Thus, newly-elected Cuban President Miguel Díaz-Canel acknowledged that Cuba is facing new realities, meaning the constitution was “obliged” to be updated. Among progressive policies of legalising same-sex marriage, the proposals reaffirm the overriding principles of a “socialist” economy and central economic planning, whilst giving formal recognition to the “the role of the market” and “private property”.

Cuban President Miguel Diaz Canel | Credit: https://www.flickr.com/photos/fotospresidencia_sv/ [CC0], via Wikimedia Commons

The constitution’s abandonment of the aim to build a communist society while retaining a socialist one is a telling phenomenon. Whether we hold to the Oxford English Dictionary’s orthodox definition of socialism: “A theory or system of social organization based on state or collective ownership and regulation of the means of production, distribution, and exchange”, viewed commonly as the transitionary stage from capitalism to communism.

Or, the modern liberal usage: “Now also: any of various systems of liberal social democracy which retain a commitment to social justice and social reform, or feature some degree of state intervention in the running of the economy”, is irrelevant. The fact that Cuba can retain this aim and (formally) abandon the communist project, shows ‘socialism’ in both forms to be in-line with, existing within and despite, capitalist dynamics. 20th century socialism correctly attempted to mitigate the worst effects of capitalism’s tendencies, the inequality and poverty that alienates us and permeates ever edifice of existence, all social conditioning.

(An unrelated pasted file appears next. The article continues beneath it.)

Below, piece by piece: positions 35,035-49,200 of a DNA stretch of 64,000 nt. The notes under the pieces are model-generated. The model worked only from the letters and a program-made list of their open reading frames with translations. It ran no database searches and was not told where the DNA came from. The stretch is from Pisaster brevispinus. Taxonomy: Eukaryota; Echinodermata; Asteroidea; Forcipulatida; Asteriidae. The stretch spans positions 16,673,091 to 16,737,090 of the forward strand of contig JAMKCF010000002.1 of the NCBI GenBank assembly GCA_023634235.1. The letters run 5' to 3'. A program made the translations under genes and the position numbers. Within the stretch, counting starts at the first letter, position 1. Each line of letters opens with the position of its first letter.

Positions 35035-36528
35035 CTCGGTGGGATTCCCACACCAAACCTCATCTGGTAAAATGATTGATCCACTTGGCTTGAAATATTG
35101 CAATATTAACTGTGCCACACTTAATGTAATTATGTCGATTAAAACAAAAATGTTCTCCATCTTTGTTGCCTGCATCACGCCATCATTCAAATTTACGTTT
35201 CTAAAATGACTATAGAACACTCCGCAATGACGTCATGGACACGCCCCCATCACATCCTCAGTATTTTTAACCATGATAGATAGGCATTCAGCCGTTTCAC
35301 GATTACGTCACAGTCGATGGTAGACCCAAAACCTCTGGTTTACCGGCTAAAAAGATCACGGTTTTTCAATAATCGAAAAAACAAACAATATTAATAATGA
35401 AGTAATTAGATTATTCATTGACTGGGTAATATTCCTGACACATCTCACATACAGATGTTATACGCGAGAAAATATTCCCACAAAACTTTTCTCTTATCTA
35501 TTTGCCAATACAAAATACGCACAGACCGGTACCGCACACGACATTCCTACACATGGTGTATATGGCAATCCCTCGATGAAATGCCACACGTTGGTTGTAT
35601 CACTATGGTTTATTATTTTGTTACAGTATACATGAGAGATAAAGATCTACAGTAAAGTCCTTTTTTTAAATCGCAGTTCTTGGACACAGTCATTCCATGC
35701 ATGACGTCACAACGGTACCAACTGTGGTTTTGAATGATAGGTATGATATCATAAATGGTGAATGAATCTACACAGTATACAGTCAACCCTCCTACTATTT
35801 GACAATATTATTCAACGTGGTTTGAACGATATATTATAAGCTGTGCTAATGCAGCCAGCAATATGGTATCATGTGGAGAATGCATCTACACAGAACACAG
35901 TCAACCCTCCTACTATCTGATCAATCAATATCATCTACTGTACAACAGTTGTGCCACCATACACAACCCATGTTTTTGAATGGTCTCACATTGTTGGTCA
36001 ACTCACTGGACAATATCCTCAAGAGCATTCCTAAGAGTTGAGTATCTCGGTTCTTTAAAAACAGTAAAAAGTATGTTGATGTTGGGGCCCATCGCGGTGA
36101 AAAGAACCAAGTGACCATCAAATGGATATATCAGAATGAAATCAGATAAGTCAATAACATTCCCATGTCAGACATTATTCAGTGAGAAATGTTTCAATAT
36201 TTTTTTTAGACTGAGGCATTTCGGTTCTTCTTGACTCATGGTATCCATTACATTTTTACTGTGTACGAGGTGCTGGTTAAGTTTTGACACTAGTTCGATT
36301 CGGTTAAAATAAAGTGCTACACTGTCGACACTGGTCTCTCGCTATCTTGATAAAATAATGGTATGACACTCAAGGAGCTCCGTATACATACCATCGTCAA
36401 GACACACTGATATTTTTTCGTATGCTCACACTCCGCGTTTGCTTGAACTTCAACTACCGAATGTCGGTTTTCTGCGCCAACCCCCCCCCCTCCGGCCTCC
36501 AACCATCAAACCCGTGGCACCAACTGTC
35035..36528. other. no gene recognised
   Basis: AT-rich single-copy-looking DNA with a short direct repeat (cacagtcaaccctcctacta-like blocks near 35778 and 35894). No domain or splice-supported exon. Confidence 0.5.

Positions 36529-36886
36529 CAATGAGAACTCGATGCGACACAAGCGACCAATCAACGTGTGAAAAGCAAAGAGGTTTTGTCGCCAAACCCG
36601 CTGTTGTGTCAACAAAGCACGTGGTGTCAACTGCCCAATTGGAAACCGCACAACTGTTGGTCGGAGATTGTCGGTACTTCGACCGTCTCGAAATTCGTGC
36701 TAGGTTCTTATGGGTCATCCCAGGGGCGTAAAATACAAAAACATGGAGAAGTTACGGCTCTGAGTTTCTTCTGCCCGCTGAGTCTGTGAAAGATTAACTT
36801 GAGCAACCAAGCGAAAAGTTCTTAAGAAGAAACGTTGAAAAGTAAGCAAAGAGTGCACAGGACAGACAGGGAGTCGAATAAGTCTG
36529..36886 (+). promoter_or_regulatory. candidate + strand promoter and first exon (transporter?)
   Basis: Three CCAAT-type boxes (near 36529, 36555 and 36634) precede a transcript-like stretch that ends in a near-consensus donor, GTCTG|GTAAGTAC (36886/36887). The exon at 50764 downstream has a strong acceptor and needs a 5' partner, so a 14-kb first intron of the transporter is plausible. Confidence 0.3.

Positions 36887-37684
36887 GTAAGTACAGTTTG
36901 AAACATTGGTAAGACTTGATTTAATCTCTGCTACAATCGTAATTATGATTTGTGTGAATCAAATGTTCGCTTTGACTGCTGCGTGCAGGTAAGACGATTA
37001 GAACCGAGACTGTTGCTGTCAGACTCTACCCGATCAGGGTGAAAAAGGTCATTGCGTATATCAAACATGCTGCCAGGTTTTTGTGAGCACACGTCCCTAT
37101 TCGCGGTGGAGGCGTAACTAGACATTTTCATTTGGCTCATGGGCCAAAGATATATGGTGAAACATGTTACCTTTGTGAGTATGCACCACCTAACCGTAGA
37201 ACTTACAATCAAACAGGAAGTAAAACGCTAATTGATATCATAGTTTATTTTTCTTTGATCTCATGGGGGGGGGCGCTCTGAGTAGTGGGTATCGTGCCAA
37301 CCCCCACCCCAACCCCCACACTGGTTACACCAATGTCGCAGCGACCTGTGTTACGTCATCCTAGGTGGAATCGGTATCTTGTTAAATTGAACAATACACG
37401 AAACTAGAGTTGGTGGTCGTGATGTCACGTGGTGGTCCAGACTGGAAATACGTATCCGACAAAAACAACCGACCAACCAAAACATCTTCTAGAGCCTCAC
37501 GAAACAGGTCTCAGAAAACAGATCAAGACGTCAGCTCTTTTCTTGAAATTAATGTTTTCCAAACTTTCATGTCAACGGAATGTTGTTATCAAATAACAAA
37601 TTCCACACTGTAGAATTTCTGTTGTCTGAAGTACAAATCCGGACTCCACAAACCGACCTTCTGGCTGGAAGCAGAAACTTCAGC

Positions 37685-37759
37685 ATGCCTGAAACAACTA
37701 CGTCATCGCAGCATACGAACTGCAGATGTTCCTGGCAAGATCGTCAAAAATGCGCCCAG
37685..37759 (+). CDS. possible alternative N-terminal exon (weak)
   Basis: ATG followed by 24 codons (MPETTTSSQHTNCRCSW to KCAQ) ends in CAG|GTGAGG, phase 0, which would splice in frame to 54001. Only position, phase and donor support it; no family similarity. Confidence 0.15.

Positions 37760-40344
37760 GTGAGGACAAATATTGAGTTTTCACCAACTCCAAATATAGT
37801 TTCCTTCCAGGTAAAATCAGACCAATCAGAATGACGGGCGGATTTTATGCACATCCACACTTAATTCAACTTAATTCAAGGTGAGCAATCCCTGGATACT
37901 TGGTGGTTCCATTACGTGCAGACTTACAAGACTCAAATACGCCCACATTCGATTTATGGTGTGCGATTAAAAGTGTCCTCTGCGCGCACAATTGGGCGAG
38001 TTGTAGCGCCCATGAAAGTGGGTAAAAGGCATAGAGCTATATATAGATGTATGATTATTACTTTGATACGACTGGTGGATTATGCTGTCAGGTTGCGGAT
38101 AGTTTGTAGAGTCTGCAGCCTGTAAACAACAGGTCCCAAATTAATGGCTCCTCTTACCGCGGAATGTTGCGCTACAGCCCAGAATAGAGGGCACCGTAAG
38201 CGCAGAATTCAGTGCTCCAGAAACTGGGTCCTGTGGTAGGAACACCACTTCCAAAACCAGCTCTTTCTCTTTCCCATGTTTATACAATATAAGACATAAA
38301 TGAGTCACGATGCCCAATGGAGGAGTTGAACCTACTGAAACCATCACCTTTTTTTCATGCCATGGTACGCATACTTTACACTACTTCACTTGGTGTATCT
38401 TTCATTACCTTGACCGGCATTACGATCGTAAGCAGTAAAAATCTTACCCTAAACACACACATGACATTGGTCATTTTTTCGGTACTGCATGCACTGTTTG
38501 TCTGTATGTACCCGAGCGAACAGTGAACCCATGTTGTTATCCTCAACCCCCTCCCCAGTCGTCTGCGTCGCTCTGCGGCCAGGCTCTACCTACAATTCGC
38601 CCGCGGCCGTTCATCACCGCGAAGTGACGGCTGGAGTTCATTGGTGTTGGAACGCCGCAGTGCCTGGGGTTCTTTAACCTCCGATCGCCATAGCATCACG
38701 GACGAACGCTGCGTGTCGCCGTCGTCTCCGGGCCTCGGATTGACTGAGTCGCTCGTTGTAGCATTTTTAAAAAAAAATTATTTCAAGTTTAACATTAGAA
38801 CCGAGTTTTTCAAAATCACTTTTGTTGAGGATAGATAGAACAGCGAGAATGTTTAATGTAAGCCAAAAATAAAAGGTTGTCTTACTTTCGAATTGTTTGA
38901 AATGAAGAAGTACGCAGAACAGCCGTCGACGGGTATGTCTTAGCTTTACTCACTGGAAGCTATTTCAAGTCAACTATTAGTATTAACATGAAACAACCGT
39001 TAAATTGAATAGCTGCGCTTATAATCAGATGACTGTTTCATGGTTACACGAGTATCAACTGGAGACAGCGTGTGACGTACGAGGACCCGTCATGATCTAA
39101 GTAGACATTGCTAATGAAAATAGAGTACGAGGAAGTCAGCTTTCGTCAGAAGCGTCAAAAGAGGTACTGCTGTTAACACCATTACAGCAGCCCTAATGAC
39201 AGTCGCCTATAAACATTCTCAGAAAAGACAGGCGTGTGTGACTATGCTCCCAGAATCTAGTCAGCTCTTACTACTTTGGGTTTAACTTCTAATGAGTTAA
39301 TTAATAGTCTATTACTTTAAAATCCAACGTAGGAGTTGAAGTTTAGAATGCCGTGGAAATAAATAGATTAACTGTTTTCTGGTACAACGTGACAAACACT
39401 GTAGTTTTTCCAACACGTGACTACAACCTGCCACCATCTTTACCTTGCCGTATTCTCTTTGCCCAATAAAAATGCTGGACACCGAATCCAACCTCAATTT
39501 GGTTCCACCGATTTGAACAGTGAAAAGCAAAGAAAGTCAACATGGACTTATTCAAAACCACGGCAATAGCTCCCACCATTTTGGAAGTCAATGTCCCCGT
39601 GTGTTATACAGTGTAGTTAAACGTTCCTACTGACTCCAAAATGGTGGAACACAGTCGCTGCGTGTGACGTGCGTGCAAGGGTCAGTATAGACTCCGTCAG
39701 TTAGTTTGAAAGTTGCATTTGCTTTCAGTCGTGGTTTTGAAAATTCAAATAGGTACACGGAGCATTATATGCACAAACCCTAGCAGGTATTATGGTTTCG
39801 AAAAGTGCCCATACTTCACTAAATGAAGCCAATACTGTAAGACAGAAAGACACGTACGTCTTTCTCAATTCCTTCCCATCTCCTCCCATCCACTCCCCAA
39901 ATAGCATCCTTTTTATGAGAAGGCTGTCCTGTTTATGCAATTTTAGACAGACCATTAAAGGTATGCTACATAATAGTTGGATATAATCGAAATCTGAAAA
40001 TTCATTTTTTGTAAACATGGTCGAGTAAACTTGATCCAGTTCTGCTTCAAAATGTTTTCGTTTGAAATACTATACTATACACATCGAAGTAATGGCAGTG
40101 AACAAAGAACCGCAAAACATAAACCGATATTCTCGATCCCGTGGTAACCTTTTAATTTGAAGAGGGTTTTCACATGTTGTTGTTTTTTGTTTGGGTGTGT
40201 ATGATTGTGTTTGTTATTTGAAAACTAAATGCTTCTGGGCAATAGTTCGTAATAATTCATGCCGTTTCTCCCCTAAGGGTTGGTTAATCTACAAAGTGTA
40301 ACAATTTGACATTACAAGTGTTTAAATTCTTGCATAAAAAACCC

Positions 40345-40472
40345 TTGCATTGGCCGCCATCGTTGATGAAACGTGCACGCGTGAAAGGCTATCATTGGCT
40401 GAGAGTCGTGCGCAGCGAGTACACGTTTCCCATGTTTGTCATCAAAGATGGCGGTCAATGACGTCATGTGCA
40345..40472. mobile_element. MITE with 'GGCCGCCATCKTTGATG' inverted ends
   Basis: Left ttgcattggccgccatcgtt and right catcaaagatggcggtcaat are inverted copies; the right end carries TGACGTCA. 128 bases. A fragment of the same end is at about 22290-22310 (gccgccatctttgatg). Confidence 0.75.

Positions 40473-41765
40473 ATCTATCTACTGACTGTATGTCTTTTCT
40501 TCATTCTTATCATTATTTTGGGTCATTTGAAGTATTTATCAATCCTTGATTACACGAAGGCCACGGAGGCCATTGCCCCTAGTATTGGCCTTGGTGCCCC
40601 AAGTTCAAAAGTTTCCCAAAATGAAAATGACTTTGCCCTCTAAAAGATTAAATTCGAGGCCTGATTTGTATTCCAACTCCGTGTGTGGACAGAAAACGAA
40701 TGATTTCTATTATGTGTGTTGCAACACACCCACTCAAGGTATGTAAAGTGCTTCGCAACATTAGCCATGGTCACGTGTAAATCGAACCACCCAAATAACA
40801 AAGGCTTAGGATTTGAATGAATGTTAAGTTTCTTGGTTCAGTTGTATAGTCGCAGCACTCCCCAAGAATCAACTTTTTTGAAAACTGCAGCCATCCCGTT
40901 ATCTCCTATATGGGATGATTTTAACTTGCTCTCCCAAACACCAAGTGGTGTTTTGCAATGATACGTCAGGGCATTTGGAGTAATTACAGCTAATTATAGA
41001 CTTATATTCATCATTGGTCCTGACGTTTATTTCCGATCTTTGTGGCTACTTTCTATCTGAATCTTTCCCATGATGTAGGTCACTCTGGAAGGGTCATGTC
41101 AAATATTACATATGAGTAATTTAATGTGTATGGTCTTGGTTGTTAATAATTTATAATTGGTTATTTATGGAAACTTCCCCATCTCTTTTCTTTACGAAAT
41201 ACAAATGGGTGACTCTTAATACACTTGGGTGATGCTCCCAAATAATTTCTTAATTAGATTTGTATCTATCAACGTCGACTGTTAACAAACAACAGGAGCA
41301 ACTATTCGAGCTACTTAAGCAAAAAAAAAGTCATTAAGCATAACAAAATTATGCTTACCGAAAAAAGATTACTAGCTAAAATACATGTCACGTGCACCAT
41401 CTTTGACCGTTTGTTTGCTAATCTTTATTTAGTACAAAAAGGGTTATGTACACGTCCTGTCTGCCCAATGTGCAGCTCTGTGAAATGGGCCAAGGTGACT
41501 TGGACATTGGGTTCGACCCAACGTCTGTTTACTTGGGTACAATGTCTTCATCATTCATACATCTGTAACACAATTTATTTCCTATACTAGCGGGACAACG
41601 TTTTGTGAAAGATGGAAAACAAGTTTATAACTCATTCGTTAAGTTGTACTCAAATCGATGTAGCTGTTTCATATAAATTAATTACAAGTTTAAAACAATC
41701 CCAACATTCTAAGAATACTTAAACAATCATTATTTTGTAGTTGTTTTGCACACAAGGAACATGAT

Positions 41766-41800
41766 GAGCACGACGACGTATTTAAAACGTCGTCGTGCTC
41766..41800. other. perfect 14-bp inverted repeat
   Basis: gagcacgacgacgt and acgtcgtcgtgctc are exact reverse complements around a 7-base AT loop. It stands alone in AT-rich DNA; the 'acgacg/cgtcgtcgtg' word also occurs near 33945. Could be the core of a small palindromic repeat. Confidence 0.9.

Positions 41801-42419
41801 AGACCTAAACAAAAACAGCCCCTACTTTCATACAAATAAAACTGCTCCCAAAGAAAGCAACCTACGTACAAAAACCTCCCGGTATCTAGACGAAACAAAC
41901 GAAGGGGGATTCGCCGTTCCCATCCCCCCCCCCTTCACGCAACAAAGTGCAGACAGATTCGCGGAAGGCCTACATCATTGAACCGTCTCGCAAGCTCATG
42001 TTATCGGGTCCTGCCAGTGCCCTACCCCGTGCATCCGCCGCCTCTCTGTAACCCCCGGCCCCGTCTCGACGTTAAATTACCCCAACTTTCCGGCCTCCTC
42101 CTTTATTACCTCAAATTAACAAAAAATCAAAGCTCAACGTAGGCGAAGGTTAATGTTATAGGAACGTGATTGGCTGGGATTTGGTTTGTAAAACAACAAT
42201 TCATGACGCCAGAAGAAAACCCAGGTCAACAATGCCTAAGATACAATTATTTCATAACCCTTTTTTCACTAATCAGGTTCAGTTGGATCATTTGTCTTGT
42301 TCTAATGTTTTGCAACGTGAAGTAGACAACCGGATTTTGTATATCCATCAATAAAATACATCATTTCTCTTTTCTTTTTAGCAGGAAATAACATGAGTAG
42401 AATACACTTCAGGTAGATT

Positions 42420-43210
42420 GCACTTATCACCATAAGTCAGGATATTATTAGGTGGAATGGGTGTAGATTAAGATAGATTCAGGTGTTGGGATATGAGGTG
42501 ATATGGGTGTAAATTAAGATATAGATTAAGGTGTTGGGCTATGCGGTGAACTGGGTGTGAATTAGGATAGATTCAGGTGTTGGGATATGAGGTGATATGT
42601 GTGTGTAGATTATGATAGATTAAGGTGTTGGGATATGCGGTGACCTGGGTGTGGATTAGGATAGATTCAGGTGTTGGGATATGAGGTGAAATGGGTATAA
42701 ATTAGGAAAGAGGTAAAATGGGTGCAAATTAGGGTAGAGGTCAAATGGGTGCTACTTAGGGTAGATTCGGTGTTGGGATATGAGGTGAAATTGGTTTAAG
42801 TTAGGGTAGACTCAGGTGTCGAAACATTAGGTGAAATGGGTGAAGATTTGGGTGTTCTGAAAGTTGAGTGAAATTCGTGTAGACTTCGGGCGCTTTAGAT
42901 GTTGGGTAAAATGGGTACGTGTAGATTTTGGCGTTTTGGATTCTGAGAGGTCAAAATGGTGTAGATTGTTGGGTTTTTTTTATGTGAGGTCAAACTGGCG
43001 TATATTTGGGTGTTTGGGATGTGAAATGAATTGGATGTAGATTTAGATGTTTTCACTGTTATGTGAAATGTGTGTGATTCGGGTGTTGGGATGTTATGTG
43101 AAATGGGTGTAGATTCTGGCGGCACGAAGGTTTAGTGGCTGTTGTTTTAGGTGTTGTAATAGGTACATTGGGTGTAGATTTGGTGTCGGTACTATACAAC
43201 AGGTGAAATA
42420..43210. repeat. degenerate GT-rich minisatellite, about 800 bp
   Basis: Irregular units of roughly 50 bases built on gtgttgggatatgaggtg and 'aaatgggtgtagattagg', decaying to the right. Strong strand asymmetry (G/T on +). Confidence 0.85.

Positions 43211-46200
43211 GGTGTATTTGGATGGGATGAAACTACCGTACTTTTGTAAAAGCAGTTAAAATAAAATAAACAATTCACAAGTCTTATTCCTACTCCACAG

“It is not the consciousness of men that determines their social being, but, on the contrary, their social being that determines their consciousness” – Karl Marx

When Woods and Grant write: “Socialist internationalism is not based on utopianism or sentimentality but upon the development of capitalist production on a world scale”, they correctly point out how the contradictions of capitalism themselves engender its abolishment. They hint at how Stalinism and other 20th century ‘socialist experiments’ mirrored capitalism in their drive for the total mobilization of the forces of production, of which Cuba has truly epitomized ‘socialism in one country’, it is one of the last to yield to market pressure.

Thus, Cuba no longer has the political and economic power to protect its citizens from capitalism’s excesses of artificial scarcity (poverty through lacking finances during abundant material goods), pollution, competitive and atomized social conditioning amid perpetual wage-slavery. Cuba’s joining with the intensification of Capital in the liberal so-called ‘democratic’ order, signals future inequalities yet has a cynically positive dimension where conditions in decline push us to act, and we are left only with the task of re-appropriating the means of production and utilizing their productive capacity to achieve post-scarcity abundance. The communist project, formally recognized or not, is eternal.